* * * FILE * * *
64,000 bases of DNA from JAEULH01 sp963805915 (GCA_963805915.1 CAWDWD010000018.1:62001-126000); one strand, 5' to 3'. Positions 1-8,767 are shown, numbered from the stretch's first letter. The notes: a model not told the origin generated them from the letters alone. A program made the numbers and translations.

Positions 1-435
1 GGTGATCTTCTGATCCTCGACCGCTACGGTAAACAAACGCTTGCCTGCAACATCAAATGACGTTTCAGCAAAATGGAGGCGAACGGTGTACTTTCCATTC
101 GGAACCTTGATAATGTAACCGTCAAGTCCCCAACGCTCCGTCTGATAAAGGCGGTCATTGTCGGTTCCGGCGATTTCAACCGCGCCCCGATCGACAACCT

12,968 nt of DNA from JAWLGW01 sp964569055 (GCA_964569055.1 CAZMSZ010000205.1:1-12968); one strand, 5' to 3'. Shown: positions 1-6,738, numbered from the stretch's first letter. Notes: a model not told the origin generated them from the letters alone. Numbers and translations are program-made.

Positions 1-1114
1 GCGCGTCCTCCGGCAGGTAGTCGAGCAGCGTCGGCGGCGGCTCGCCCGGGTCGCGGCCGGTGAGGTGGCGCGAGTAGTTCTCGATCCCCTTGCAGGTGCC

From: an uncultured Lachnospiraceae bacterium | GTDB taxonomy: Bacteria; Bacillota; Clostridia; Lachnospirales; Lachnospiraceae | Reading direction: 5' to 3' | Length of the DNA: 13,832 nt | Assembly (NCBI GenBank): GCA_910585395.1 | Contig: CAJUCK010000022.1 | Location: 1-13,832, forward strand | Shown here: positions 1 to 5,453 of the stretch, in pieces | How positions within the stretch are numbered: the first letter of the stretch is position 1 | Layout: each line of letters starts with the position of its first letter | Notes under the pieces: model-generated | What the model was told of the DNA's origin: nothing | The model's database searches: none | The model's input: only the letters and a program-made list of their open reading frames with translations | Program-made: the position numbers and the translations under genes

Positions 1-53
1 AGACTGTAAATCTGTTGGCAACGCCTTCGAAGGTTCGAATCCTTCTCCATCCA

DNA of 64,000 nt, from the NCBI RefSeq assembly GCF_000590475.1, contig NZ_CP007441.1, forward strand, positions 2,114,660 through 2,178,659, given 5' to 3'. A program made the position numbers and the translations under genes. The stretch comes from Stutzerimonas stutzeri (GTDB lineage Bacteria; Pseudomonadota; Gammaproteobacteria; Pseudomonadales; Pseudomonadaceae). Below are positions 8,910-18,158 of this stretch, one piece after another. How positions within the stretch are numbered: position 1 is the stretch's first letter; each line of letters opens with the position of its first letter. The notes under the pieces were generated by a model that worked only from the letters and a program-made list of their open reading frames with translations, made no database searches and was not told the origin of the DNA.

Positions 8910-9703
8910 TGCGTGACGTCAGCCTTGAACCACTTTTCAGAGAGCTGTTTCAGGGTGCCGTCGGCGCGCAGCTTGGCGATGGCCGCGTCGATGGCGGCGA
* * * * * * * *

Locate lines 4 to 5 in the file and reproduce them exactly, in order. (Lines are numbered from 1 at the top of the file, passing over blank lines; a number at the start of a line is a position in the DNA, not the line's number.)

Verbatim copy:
101 GGAACCTTGATAATGTAACCGTCAAGTCCCCAACGCTCCGTCTGATAAAGGCGGTCATTGTCGGTTCCGGCGATTTCAACCGCGCCCCGATCGACAACCT

12,968 nt of DNA from JAWLGW01 sp964569055 (GCA_964569055.1 CAZMSZ010000205.1:1-12968); one strand, 5' to 3'. Shown: positions 1-6,738, numbered from the stretch's first letter. Notes: a model not told the origin generated them from the letters alone. Numbers and translations are program-made.